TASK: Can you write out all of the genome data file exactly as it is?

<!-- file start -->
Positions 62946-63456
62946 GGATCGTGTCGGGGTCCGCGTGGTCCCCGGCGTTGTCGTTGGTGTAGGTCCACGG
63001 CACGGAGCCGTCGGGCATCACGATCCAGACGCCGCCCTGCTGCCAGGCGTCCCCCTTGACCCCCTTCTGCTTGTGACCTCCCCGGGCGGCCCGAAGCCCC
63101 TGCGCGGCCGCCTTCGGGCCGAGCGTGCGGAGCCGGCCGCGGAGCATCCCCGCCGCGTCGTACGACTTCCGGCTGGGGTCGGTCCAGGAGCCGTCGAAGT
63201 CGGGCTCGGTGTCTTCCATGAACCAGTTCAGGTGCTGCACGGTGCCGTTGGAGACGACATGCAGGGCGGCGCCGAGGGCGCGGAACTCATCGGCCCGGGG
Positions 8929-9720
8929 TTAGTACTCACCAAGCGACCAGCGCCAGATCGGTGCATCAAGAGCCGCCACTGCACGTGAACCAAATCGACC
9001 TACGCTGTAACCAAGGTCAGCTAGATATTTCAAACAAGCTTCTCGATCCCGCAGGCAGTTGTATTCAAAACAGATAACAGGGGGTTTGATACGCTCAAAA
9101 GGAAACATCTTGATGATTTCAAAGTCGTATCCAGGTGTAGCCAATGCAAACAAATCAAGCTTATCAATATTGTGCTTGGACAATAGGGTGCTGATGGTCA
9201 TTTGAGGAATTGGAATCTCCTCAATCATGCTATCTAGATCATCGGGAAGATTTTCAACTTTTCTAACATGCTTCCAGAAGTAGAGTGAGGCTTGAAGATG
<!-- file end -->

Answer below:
Positions 62946-63456
62946 GGATCGTGTCGGGGTCCGCGTGGTCCCCGGCGTTGTCGTTGGTGTAGGTCCACGG
63001 CACGGAGCCGTCGGGCATCACGATCCAGACGCCGCCCTGCTGCCAGGCGTCCCCCTTGACCCCCTTCTGCTTGTGACCTCCCCGGGCGGCCCGAAGCCCC
63101 TGCGCGGCCGCCTTCGGGCCGAGCGTGCGGAGCCGGCCGCGGAGCATCCCCGCCGCGTCGTACGACTTCCGGCTGGGGTCGGTCCAGGAGCCGTCGAAGT
63201 CGGGCTCGGTGTCTTCCATGAACCAGTTCAGGTGCTGCACGGTGCCGTTGGAGACGACATGCAGGGCGGCGCCGAGGGCGCGGAACTCATCGGCCCGGGG
Positions 8929-9720
8929 TTAGTACTCACCAAGCGACCAGCGCCAGATCGGTGCATCAAGAGCCGCCACTGCACGTGAACCAAATCGACC
9001 TACGCTGTAACCAAGGTCAGCTAGATATTTCAAACAAGCTTCTCGATCCCGCAGGCAGTTGTATTCAAAACAGATAACAGGGGGTTTGATACGCTCAAAA
9101 GGAAACATCTTGATGATTTCAAAGTCGTATCCAGGTGTAGCCAATGCAAACAAATCAAGCTTATCAATATTGTGCTTGGACAATAGGGTGCTGATGGTCA
9201 TTTGAGGAATTGGAATCTCCTCAATCATGCTATCTAGATCATCGGGAAGATTTTCAACTTTTCTAACATGCTTCCAGAAGTAGAGTGAGGCTTGAAGATG